Bill O'Reilly interviewed Condelezza Rice tonite. As much as I support this administration, it's quite evident that after spending billions of dollars on intelligence, the "Middle-Eastern Desks" in the numerous Agencies of our Government were caught "flat-footed" about the capabilities of Hezbolla. We, evidently, have no clue what is going on in that region. This is sad!

Posted by: Doug at August 1, 2006 05:21 PM

Michael,
This does sound encouraging. A couple of issues...

Your friend says essentially that the Shia have been bombed back to poverty. While TV shows massive destruction, is there any reason to believe that this extends over a wide area? There's a lot of stuff in the Shia area.

In 1985, I was a disaster worker in Mexico City after the big earthquake. On TV, it looked like the whole place was blitzed. It was days after I got there before I saw a seriously damaged building. Is it possible that your friend is being mislead by everyone's focus on the worst destruction into significantly exaggerating the damage?

You say Hezbollah might surrender if facing a civil war. I cannot imagine this happening. They are a guerilla movement, and I would think the only way to shut them down would be ethnic cleansing (which, unfortunately, is not uncommon in that part of the world). What would they gain by surrendering - especially given their dependence on Syria and Iran, who would likely want no such thing. Are they less extreme than I think - willing to be disarmed and operate just as a political entity?

Posted by: John Moore at August 1, 2006 05:25 PM

So, Doug, I take it you've never worked in a government office. Do you remember your last trip to the DMV? Now extrapolate that to the "middle east desks."

Posted by: allan at August 1, 2006 05:33 PM

So much of this commentary is ridiculous. A week ago, the narrative was that Hezbollah had grossly miscalculated. This week, it's Israel has lost.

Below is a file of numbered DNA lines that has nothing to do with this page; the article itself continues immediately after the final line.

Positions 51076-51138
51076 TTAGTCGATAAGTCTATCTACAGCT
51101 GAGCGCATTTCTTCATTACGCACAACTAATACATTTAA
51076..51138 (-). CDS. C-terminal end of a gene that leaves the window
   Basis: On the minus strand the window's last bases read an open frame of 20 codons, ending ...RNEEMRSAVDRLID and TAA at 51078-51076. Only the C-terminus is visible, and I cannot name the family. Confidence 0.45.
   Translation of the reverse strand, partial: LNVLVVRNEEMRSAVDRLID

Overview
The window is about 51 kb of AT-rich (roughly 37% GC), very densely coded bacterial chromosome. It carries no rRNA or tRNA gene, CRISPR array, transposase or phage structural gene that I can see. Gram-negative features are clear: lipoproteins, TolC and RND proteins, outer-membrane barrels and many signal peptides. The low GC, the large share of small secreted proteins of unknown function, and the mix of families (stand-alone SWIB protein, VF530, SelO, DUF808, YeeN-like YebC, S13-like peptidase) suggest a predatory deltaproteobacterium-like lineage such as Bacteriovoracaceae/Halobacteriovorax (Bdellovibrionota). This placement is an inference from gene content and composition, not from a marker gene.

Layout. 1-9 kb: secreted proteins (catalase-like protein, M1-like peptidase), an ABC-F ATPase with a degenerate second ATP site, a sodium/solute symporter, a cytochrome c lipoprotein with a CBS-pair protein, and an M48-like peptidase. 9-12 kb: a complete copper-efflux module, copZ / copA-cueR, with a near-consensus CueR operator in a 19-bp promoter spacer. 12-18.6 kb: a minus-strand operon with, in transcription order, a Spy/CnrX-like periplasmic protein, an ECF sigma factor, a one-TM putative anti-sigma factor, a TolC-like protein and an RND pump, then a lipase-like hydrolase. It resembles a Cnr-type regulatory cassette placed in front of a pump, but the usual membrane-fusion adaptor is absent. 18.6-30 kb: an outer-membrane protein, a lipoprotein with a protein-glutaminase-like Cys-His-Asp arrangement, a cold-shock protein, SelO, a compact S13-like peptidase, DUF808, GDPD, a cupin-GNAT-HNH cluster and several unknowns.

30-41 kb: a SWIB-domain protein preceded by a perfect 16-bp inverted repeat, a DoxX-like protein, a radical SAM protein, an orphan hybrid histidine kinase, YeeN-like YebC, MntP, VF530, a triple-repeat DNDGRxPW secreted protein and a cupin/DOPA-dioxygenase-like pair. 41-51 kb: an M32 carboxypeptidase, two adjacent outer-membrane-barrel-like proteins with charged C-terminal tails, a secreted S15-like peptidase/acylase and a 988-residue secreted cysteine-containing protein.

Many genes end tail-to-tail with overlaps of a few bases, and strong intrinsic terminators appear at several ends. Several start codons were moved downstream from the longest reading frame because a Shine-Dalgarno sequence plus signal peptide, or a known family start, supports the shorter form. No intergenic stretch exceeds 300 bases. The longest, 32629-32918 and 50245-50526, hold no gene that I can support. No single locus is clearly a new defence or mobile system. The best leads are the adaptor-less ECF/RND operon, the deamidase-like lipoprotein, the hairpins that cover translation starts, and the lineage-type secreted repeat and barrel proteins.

Posted by: chip at August 1, 2006 05:43 PM

Doug: the "Middle-Eastern Desks" in the numerous Agencies of our Government were caught "flat-footed" about the capabilities of Hezbolla.

Jumping Jeebus, I could have told them that much and I'm not even an "expert." I only lived there and learned the same common knowledge that everyone else there knew well enough already. But no one listens. People here still think the Lebanese should have been able to take care of this problem even though the Israelis fought Hezbollah for years and couldn't defeat them. Sigh.

Maybe it will work out this time, but there is no alternate universe where this would be easy.

Posted by: Michael J. Totten at August 1, 2006 05:44 PM

I'm beginning to realize that in the interests of world peace, Israel needs to simply meekly accept a certain level of terrorist deaths per year, kind of like that Star Trek episode where the civilians report quietly to the disintegration chambers in the computer wars. No civilians in Arab nations will be endangered, the overall death toll and property damage will be minimized, and Israel might be a little less hated.

Of course, that only works until the terrorists get better weapons...

Posted by: tbrosz at August 1, 2006 06:13 PM

monkyboy - "Did you forget to list the encouraging signs?"

michael - "Look what I have to work with. "

True enough, Michael. Don't forget though that for monkyboy, as long as things are grim for George Bush and his army of authoritarian Christian rightwingnuts, there's always hope for something encouraging to happen, like the utter destruction of the Republican party. After all, this is way more important than events in Lebanon anyway. If it isn't about American domestic politics, it's basically a peripheral matter.